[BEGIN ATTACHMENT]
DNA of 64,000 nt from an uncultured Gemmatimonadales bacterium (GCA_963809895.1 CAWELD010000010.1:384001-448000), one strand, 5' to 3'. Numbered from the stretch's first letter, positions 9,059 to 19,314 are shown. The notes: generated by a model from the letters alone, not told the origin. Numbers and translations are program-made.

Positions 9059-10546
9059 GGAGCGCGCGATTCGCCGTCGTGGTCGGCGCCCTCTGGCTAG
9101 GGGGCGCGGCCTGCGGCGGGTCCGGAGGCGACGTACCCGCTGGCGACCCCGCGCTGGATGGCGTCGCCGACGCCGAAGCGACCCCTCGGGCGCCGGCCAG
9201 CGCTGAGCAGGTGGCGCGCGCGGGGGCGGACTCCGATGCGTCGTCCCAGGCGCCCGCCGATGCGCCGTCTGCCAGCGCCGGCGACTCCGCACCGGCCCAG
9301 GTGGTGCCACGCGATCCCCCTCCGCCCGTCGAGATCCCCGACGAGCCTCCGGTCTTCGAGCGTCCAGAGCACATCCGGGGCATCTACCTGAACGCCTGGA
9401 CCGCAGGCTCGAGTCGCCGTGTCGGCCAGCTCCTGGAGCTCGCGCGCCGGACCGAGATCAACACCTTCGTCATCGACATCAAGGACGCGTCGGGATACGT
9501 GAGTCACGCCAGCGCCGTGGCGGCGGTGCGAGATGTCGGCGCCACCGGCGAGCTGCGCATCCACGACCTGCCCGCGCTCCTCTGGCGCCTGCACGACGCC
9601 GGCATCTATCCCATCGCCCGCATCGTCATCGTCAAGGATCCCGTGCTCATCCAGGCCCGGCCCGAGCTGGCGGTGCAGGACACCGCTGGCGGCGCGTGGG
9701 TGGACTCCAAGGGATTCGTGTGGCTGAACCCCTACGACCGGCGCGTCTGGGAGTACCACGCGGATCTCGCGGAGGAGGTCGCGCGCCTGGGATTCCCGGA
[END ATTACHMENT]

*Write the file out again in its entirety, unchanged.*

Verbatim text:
DNA of 64,000 nt from an uncultured Gemmatimonadales bacterium (GCA_963809895.1 CAWELD010000010.1:384001-448000), one strand, 5' to 3'. Numbered from the stretch's first letter, positions 9,059 to 19,314 are shown. The notes: generated by a model from the letters alone, not told the origin. Numbers and translations are program-made.

Positions 9059-10546
9059 GGAGCGCGCGATTCGCCGTCGTGGTCGGCGCCCTCTGGCTAG
9101 GGGGCGCGGCCTGCGGCGGGTCCGGAGGCGACGTACCCGCTGGCGACCCCGCGCTGGATGGCGTCGCCGACGCCGAAGCGACCCCTCGGGCGCCGGCCAG
9201 CGCTGAGCAGGTGGCGCGCGCGGGGGCGGACTCCGATGCGTCGTCCCAGGCGCCCGCCGATGCGCCGTCTGCCAGCGCCGGCGACTCCGCACCGGCCCAG
9301 GTGGTGCCACGCGATCCCCCTCCGCCCGTCGAGATCCCCGACGAGCCTCCGGTCTTCGAGCGTCCAGAGCACATCCGGGGCATCTACCTGAACGCCTGGA
9401 CCGCAGGCTCGAGTCGCCGTGTCGGCCAGCTCCTGGAGCTCGCGCGCCGGACCGAGATCAACACCTTCGTCATCGACATCAAGGACGCGTCGGGATACGT
9501 GAGTCACGCCAGCGCCGTGGCGGCGGTGCGAGATGTCGGCGCCACCGGCGAGCTGCGCATCCACGACCTGCCCGCGCTCCTCTGGCGCCTGCACGACGCC
9601 GGCATCTATCCCATCGCCCGCATCGTCATCGTCAAGGATCCCGTGCTCATCCAGGCCCGGCCCGAGCTGGCGGTGCAGGACACCGCTGGCGGCGCGTGGG
9701 TGGACTCCAAGGGATTCGTGTGGCTGAACCCCTACGACCGGCGCGTCTGGGAGTACCACGCGGATCTCGCGGAGGAGGTCGCGCGCCTGGGATTCCCGGA